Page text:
What Is Considered a Police Officer Seizure ?
A person is seized when an officer restrains that person's liberty by physical force or that person submits to an officer's show of authority. See Terry v. Ohio, 392 U.S. 1, 19 n.16, 20 L. Ed. 2d 889, 88 S. Ct. 1868 (1968).
Not every encounter between a police officer and citizens constitutes a seizure. See id.
A seizure does not occur when a police officer merely questions an individual or asks to examine an individual's identification. See Florida v. Bostick, 501 U.S. 429, 434, 115 L. Ed. 2d 389, 111 S. Ct. 2382 (1991).
Whether a seizure has actually occurred depends on if a reasonable person in that situation would believe that he or she was not free to leave. See United States v. Mendenhall, 446 U.S. 544, 554, 64 L. Ed. 2d 497, 100 S. Ct. 1870 (1980).
In California v. Hodari D., 499 U.S. 621, 113 L. Ed. 2d 690, 111 S. Ct. 1547 (1991) a group of youths were huddled around a car but panicked and fled at the sight of an unmarked police car. See id. at 622-623.
Hodari ran into an alley but was intercepted by the police officer chasing after him. When Hodari first saw the officer chasing after him, he tossed away a small rock, which turned out to be crack cocaine. See 499 U.S. at 623.
The officer immediately tackled and arrested him.
Hodari argued for the suppression of the drug evidence because it was the fruit of an illegal seizure. He contended that he had been seized when he saw the officer running after him. See id.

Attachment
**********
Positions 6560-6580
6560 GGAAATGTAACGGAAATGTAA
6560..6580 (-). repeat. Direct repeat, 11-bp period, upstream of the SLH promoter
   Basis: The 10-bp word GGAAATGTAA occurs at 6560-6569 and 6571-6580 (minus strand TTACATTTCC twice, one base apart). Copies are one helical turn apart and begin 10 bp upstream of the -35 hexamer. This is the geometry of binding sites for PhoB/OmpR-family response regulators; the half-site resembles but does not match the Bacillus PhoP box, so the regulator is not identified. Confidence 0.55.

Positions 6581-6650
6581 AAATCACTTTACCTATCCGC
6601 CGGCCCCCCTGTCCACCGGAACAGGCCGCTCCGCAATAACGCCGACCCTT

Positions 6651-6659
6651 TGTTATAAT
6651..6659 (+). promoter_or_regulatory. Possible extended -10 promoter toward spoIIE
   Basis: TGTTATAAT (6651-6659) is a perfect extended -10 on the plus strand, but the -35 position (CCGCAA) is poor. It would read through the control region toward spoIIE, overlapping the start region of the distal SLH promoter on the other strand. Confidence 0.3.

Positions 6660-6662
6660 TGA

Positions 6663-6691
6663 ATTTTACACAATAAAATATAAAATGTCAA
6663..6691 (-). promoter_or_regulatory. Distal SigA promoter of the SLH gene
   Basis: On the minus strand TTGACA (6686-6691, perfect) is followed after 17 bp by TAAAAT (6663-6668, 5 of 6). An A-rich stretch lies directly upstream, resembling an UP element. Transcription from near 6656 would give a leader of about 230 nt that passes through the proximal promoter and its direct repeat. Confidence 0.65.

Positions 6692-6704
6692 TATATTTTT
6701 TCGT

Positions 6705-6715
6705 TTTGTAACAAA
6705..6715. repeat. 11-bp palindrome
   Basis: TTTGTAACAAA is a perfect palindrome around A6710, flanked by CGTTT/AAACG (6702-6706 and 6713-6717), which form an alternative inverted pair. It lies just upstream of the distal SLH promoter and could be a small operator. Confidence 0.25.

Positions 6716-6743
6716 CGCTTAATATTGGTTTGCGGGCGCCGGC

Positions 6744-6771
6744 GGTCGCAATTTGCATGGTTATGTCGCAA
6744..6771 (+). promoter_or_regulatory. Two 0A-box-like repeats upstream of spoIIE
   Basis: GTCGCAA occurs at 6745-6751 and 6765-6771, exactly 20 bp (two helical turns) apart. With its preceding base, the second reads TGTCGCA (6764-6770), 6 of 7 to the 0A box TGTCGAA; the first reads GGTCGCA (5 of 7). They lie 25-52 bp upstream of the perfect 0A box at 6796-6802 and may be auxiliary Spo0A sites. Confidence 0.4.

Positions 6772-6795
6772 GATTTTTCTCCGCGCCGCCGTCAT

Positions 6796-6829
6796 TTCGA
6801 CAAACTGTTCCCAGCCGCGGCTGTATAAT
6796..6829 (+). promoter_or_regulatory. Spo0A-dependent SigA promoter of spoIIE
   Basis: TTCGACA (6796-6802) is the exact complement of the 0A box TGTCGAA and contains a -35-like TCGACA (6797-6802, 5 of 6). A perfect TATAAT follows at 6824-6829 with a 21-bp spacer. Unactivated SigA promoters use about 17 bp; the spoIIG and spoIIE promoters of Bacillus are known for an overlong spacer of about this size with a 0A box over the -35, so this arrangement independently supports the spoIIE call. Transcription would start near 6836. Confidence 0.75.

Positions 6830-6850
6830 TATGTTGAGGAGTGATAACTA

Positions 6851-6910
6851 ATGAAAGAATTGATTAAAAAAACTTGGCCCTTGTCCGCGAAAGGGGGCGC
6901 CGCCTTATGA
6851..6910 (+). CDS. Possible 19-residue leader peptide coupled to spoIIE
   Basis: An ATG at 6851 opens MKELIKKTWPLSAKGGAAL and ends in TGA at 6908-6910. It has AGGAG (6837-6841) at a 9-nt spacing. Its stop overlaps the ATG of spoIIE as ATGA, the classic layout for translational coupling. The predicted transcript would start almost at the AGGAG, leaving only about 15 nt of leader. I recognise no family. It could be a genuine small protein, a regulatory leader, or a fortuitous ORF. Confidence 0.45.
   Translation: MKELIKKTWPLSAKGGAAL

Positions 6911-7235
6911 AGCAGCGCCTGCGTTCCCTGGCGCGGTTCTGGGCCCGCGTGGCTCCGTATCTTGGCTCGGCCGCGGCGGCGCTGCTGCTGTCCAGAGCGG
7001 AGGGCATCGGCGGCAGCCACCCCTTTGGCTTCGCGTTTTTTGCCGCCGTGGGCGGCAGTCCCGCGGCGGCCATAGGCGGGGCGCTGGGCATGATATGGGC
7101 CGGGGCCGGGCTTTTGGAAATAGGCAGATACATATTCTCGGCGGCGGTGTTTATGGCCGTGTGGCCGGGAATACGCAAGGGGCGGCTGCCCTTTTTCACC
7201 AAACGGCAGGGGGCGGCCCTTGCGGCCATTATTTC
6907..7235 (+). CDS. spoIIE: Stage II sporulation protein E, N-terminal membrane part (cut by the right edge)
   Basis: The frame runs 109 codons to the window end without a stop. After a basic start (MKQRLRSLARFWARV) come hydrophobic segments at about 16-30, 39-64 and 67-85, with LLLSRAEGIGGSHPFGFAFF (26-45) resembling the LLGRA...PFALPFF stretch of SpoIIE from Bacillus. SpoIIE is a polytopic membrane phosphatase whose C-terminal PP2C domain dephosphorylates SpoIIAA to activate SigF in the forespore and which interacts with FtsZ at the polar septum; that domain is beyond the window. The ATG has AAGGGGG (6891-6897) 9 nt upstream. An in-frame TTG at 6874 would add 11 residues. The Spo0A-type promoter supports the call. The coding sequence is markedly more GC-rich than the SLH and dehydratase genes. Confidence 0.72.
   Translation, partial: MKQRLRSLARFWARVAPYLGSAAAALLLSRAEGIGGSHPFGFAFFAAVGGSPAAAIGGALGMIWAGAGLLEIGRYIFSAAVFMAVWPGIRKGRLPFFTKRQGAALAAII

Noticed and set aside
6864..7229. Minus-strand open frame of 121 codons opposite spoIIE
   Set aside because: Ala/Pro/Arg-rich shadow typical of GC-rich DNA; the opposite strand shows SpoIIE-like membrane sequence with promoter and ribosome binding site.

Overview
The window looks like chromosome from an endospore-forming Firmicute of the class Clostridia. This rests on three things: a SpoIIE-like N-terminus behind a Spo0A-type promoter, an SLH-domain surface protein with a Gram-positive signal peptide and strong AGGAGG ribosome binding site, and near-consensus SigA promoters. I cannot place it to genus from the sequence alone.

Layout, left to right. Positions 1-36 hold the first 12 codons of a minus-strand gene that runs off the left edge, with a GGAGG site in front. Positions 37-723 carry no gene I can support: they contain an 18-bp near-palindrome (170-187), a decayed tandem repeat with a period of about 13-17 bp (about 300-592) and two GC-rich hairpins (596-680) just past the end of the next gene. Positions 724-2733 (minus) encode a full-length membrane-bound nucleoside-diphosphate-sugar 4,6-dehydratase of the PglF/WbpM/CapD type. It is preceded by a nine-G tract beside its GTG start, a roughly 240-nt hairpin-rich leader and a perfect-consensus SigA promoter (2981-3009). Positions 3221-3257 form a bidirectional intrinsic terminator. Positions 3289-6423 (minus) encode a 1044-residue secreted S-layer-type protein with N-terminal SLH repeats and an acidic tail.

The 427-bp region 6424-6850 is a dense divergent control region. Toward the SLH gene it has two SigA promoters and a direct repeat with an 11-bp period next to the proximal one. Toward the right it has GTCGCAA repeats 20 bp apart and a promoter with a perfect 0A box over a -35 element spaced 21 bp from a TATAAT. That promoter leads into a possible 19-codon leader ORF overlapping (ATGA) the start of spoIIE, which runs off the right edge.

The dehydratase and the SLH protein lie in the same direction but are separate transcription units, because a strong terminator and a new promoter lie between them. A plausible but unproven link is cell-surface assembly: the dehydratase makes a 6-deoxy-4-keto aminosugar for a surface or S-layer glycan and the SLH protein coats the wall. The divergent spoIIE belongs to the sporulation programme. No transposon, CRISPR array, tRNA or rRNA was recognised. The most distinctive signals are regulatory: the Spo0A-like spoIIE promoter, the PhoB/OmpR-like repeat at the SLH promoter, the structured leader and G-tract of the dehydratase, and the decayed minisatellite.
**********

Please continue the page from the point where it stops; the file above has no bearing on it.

The Court disagreed, concluding that Hodari was not seized until he was tackled. See 499 U.S. at 629.
It reasoned that neither physical force nor submission to a show of authority had occurred before Hodari abandoned the drugs. See id. at 625-626.
It rejected Hodari's argument that the officer's pursuit and calling upon him to halt qualified as a show of authority, reasoning as follows:
The word "seizure" readily bears the meaning of a laying on of hands or application of physical force to restrain movement, even when it is ultimately unsuccessful. ("She seized the purse-snatcher, but he broke out of her grasp.")
It does not remotely apply, however, to the prospect of a policeman yelling "Stop, in the name of the law!" at a fleeing form that continues to flee.
That is no seizure. Nor can the result respondent wishes to achieve be produced-indirectly, as it were-by suggesting that the officer's uncomplied-with show of authority was a common-law arrest, and then appealing to the principle that all common-law arrests are seizures.
An arrest requires either physical force (as described above) or, where that is absent, submission to the assertion of authority. 499 U.S. at 626.
For example, the United States v. Angell, 11 F.3d 806, 809 (8th Cir. 1993), court held that an officer's command that an individual should "stay there" or "hold it right there" was not a show of authority.
Although the command indicated that the individual should remain where he or she was so the officer could speak to him or her, the court evaluated the totality of the circumstances and determined that the situation was still a consensual encounter and not a seizure.
Of particular interest to the present case, the court noted, "Had the officer couched his request in more indirect language, such as, say, 'Could I talk to you guys a minute,' or 'Would you hold up a minute, please,' there would be no question about the consensual nature of the subsequent conversation ...." Id.